Growth in Q1 slumps to -0.4%, lowest since 2008

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Growth in Q1 slumps to -0.4%, lowest since 2008


The central bank revised economic growth for the first quarter to its lowest level in a decade, raising worries that the slump is deepening.

According to a Bank of Korea (BOK) report on Tuesday, economic growth in the first quarter was negative 0.4 percent compared to the previous quarter.

The revision lowers the central bank’s estimate in April by 0.1 percentage points and is the lowest growth figure on a quarterly basis since the final quarter of 2008, which was during the global financial meltdown.

The central bank explained that total output in the manufacturing sector fell 3.3 percent in the first quarter compared to the previous quarter, hurt by a slump in the electronics and computer components sector. Output in the construction sector decreased 1 percent in the same period due to a slump in construction of residential buildings.

Slowing demand for electronics, especially semiconductors, led exports to decline 3.2 percent in the same period, according to the report, and also a 9.1 percent drop in facilities investment.

Nominal gross national income, which measures both domestic and foreign output by Korean nationals, fell 1.4 percent on quarter.

The sluggish economic situation is giving rise to worries about deflation as the consumer price index last month rose only 0.7 percent from the same month the previous year, remaining under 1 percent since last December, according to a Statistics Korea report released the same day.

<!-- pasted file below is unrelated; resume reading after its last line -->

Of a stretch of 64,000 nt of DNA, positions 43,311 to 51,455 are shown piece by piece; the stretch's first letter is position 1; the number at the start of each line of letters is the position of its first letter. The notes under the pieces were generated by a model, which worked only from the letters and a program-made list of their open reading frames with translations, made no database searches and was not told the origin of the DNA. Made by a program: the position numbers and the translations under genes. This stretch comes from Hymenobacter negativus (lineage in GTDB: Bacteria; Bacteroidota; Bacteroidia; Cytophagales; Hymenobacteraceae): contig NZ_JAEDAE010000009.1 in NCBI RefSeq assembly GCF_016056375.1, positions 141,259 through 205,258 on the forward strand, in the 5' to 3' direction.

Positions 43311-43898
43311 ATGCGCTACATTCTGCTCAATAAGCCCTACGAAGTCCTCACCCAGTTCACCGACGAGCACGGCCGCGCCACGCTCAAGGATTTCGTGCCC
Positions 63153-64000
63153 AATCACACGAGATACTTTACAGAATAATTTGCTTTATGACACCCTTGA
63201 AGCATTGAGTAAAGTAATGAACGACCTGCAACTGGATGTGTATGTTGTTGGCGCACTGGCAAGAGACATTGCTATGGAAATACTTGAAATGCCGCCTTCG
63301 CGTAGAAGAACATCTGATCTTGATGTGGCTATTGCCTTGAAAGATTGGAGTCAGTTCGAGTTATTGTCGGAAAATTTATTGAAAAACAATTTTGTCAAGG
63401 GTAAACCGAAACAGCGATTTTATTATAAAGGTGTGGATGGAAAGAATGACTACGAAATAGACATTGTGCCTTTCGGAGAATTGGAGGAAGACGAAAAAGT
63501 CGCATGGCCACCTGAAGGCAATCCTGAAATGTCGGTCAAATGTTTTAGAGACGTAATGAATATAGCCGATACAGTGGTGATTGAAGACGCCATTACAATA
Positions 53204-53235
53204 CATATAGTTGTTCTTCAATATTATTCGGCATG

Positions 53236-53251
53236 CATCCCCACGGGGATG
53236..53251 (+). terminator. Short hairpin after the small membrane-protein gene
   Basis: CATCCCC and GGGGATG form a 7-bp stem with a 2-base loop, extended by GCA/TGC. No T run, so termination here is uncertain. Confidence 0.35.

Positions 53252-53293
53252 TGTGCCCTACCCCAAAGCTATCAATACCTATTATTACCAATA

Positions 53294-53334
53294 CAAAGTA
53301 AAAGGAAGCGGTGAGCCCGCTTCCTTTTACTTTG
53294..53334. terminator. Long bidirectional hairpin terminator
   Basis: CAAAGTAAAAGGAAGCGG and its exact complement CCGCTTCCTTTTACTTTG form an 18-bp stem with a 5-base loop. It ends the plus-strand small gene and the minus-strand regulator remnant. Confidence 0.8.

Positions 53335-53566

This was the longest period the inflation rate stayed so low since 2015, when the country was affected by an outbreak of the Middle East Respiratory Syndrome.

Statistics Korea said that inflation remained low because prices for fuel and services fell. Consumer prices rose 0.6 percent on year in April. Prices for public services fell 0.2 percent in May from the previous year and prices of petroleum fell 1.7 percent.

The latest data adds pressure to the central bank to cut interest rates.

Last week, the bank’s monetary policy committee decided to freeze the key interest rate, although one board member voted to lower it.

Analysts are forecasting a rate cut in the near future.

“The BOK will likely shift its focus … to Korea’s economic slowdown,” wrote Kang Seung-won, an analyst at NH Investment & Securities, in a report. “We expect the BOK to cut the base rate in the fourth quarter of this year.”

Meanwhile, business and government-sponsored research groups have been trimming their expectations for the country’s economic growth this year. Many are lower than the government’s forecast of 2.6 to 2.7 percent.

State-run think tank Korea Development Institute (KDI) reduced its outlook for 2019 to 2.4 percent from 2.6 percent late last month.

The Korea Economic Research Institute (KERI) cut its forecast to 2.2 percent from 2.4 percent on Monday.

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